As I'm nearing the halfway point of the year and subsequently my one Ultra a Month quest, I find myself struggling. In a recent podcast, I talked about consistency being the key when going through lifestyle/behavior change and trying to balance consistency in all areas of our life can be difficult. In fact, it can be downright overwhelming. Trying to balance a heavy training load, working full time, family schedules and logistics, and trying to consistently post podcasts and blogs leaves little time to decompress. Realistically, I know that this is self-imposed because my core responsibilities are my family and providing for them, everything else is optional. I know that there are a lot of people out there trying to figure out how to balance. When I first began this journey, I was fueled by the excitement of starting something new, but now that I'm almost halfway into it, that initial honeymoon phase has worn off. This is not uncommon with any lifestyle changes, so don't feel down.
The first thought that a lot of us have is to start to eliminate the optional things. This isn't a bad idea in all cases, however when we are trying to make healthy changes, this optional things that usually get cut first are the very things that we are trying to accomplish our goals...i.e. not going to the gym anymore, eating more and more cheat meals or becoming lax with our macros...pretty much everything that happens between the third and fourth week of January.
So let's talk about another option. For me, lately, I have found myself becoming more and more fatigued and tired without being able to recover. The engineer in me began going through a root cause analysis. On a side bar, I have found that implementing some Six Sigma principles into solving health and fitness issues is pretty effective, but I will go into that in a later post. So as I went through my FMEA or HFMEA as I refer to it, I came up with a few different issues.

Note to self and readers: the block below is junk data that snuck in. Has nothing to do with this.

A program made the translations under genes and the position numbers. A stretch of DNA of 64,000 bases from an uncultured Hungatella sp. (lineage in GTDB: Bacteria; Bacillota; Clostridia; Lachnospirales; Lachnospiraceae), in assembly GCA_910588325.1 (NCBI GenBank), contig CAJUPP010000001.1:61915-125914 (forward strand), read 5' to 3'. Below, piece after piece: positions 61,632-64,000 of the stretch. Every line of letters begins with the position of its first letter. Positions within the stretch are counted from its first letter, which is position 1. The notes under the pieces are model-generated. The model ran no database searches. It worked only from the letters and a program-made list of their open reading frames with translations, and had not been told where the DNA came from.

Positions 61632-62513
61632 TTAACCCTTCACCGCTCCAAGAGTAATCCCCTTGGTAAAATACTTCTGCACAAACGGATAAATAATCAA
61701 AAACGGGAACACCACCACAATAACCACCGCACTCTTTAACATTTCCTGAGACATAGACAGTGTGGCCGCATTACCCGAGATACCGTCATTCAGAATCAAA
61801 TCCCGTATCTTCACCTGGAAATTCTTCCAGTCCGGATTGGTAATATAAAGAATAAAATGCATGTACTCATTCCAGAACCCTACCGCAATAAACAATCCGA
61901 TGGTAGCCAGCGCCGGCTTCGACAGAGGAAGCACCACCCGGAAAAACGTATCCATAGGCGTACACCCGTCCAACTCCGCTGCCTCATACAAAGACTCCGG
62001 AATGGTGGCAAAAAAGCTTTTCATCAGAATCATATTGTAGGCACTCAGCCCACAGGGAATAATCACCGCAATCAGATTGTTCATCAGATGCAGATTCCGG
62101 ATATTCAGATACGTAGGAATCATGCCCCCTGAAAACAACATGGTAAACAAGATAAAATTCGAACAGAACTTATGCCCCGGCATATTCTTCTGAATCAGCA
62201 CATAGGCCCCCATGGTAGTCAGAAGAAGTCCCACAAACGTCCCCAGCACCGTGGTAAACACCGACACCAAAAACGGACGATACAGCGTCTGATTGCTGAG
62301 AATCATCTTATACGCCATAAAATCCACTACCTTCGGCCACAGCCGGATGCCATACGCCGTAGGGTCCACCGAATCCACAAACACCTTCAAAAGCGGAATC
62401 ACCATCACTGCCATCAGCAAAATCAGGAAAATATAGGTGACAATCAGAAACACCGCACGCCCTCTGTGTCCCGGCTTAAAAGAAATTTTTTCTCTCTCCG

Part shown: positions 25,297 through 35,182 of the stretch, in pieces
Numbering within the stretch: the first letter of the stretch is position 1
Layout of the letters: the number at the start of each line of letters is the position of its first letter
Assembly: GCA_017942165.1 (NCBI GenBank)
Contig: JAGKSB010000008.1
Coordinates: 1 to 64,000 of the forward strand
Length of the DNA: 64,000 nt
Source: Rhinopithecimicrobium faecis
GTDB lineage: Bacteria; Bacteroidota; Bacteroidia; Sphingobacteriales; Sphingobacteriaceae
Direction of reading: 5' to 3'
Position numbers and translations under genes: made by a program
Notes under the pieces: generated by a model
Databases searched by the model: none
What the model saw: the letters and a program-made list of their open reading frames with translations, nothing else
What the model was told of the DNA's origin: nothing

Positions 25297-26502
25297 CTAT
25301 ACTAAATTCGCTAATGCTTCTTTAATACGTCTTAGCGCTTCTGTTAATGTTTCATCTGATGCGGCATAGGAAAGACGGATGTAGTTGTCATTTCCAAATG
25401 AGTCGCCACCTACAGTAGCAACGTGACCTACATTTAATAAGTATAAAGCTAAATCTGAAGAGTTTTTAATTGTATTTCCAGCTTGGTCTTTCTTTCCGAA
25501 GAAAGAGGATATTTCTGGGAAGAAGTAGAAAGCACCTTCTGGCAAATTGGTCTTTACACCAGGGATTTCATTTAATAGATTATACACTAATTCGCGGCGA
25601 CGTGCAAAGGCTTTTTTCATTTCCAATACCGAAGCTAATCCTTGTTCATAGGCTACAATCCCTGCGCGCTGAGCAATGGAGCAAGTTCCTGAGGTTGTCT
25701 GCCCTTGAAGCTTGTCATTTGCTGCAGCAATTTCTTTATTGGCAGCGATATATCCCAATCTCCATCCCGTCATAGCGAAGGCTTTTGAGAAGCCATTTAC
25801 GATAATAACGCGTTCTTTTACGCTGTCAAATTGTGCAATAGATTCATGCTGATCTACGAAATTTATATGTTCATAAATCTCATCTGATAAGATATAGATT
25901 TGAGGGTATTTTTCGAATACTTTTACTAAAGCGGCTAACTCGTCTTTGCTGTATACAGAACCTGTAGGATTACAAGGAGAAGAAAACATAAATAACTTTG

First, doing two weeks of two a day training took a huge toll on my body. I did a podcast on this, but to summarize, most of the time in training, more is only more, not more is better. Secondly, I had a few bad nights of sleep...as in I did not sleep well or long enough and lastly, I was not eating enough.
This is not solved simply by eating more and taking a few naps. I have a race coming up this weekend, so I need to maximize my time leading up to it while also making sure that my body will be able to perform. This means I will be doing a lot of active recovery work this week, some light runs, a lot mobility work, and enforcing a strict bedtime.
I don't want to oversimplify the solution or how I came to that, but I want to make it easy for you to identify your failure modes. I am working on my HFMEA template, but until then, write down what you are going through. If you are tired (like myself) start there and then write down everything that you have that is taking up your time. Work, Family, Friends. Write down what you are eating, how much you are sleeping, and what your activity or exercise habits are. This might take a few times to find an order that you like, but just writing things down will help you visualize (or actually see) all of the variables that are playing into what you are going through.
Here are a couple high level places to begin when looking a variables that play into how you are feeling. Keep in mind that these are starting points and can be broken down deeper individually. For me, I used training because it is one of the variables that apply to me, but yours may be simply activity or physical activity. Keep in mind that the body does not know the difference between working out at the gym and working at the house or doing yard work.
Diet can also be modified. For me, I opted more for energy balance, but you can modify yours to be macros, if you are struggling with weight loss or keto/lchf specific goals. There are a lot of different ways you can deep dive depending on what you are trying to root cause. For training, I used training load and HRV because of the specific volume that I have been doing, but again, you can break it down to other variables or factors under physical activity. Sleep is pretty self explanatory, but you could also look at quality in addition to quantity. Lastly, I used psychosocial as a broad spectrum category to cover how I'm feeling and interacting with everyone/everything...family, work, friends. Again, it's another category you could take into a lot of different directions. The whole idea not being to start a debate or discussion, but for you to have an idea for starting points and then you can develop it to fit your specific needs.
So now you have a starting point to help get back on track and to help you find your stride.